The idea came from a family member halfway across the country, but its impact, and those who are helping create it, will be felt in Columbus.
Just days ago, Behlen Custom Fabrication’s general manager Heather Macholan had been discussing with her family how her cousin, engineer John Eberly of Seattle, WA and other engineers were working with emergency room doctors to design masks that provided the necessary protection for healthcare workers. Macholan was given designs and instructions on Sunday and immediately reached out for help.
And she received plenty from Columbus.
“Everyone always seems to come through. It was just last year with the floods, and ‘Nebraska Strong,’” Macholan said. “It’s in our nature to help, to ask ‘how can I help,’ and ‘what do I have?’”
Macholan was quick to acknowledge the response from schools, the East Central Health District (ECHD), and Columbus Community Hospital.
“We reached out earlier this week and the response has been awesome,” she said. “Work started with the community. On Tuesday, we reached out to the local high schools and colleges and put a plan in place.”
At Columbus Public Schools (CPS), middle school assistant principal Jordon Anderson, high school science, technology, engineering, and math (STEM) teachers Adam Whitmore and Joe Krysal, and superintendent Dr. Troy Loeffelholz made the arrangements for printers to be used.
“This is why we start our STEM program, to offer students and staff real-life experiences,” Dr. Loeffelhoz said. “In this case, we’re helping those in need by making these masks.”
Macholan also acknowledged the support of Betsie Rall from Scotus Central Catholic, Ben Wilshusen from Central Community College, and the team at Behlen: Jacob Forbes, Dan Broekemeier, and Juli Thelen.
CPS is operating its printers at both the high school and middle school with each location estimating upwards of 20 masks a day. Scotus Central Catholic and Central Community College, as well as Behlen themselves, are helping with production.
“Joe Krysl and I are running the 3D printer lab at the high school to produce part of PPE being worn by medical professionals,” Whitmore said. “This project is definitely unique. Most of the time I am dealing with mechanical and electrical situations and solutions not necessarily medical. Hopefully, this can make an impact for someone.”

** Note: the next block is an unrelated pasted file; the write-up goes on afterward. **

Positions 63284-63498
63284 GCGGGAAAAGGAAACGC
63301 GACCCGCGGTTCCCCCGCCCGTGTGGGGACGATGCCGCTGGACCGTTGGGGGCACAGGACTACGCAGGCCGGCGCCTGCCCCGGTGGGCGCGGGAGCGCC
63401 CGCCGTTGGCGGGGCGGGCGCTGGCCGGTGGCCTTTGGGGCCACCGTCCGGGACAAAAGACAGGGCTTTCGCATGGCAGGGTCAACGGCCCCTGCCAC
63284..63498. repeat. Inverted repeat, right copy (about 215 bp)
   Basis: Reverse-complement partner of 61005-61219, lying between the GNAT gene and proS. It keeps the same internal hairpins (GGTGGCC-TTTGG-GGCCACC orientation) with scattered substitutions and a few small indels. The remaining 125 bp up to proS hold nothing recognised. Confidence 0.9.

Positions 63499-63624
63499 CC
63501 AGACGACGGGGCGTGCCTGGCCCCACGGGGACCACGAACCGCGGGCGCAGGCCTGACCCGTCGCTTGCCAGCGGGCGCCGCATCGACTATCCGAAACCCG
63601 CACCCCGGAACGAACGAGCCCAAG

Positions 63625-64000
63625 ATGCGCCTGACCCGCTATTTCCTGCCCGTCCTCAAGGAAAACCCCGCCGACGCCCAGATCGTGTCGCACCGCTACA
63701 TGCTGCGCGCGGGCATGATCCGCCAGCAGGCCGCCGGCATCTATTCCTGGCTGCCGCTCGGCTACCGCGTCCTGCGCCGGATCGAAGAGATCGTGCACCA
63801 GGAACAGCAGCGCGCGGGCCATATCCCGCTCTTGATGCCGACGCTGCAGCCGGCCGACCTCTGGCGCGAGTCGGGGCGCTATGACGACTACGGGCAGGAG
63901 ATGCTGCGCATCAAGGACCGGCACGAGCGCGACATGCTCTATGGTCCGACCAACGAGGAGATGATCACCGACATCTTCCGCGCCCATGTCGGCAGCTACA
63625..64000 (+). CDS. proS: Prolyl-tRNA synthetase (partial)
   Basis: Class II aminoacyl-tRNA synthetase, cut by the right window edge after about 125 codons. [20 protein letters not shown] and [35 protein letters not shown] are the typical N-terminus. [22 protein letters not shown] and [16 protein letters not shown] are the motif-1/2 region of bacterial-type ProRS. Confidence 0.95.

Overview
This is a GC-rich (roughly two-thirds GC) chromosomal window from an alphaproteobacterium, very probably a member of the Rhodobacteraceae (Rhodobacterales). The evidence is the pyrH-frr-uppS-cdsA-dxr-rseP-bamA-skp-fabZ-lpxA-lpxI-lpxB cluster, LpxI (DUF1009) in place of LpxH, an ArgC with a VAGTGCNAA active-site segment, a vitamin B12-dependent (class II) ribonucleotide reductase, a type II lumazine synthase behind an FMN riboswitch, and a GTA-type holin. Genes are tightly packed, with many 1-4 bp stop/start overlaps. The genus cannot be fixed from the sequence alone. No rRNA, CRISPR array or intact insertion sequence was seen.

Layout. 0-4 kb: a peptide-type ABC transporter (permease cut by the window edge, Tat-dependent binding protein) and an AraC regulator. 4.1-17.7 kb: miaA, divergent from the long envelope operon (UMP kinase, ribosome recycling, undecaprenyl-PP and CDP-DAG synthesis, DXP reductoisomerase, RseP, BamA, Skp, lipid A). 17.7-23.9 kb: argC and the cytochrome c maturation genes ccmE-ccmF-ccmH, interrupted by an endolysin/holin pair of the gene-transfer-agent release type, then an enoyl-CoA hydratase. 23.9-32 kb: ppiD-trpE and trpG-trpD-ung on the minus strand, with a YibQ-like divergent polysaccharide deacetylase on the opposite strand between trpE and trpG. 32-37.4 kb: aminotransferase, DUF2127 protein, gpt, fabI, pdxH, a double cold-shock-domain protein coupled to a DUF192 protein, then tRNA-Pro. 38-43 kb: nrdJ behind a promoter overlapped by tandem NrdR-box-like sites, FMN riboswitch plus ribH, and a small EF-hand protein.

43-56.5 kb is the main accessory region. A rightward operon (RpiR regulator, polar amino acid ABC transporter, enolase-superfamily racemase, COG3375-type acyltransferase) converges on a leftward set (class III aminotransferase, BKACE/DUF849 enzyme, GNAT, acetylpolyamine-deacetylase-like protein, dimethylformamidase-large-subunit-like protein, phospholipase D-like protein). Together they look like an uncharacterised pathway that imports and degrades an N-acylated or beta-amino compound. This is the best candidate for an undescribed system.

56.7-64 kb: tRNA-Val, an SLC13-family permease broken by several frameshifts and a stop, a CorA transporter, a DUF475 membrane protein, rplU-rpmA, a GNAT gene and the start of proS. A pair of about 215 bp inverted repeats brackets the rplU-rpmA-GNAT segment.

In total, Macholan believes 30 to 60 finished products can be produced daily.
“We got these plans out Tuesday morning and by (Wednesday) we should be rolling,” she said.
Behlen is providing the headpieces at cost, between $3 and $3.50 each.
The headpiece is printed from one of several possible plastics to prevent material shortages. The design is a universal size and is fitted with a plastic sheet cover that has been punched for a three-ringed binder. This allows for different thickness of plastics to be used for different hospital workers, Macholan said. Masks are secured by rubber bands, elastic, or velcro, giving flexibility to those on the front line.
“That’s the beauty. The framework can to be used with any three-hole punched dividers or sheet covers,” she said. “This way we’re not telling them what (thickness) they need, or trying to guess.”
Currently, the masks are being produced for Columbus Community Hospital and the ECHD. Saint Francis Memorial Hospital in West Point has also expressed need.
“My guess is as you see the word get out that more high schools and colleges have this capability, you’ll have hands go up and more will be requested,” Macholan said.
While schools sit empty, it’s important to show students across the community that careers and knowledge in STEM can have an impact.
“What a message to tell STEM students about how science can help,” Macholan said. “They may not even think of it. I took a mask home and showed my kids, ‘look at what we made today. Look at what help it can be,’ I said. It closes that loop.”
You can find more stories like this one by visiting Columbus Public Schools online.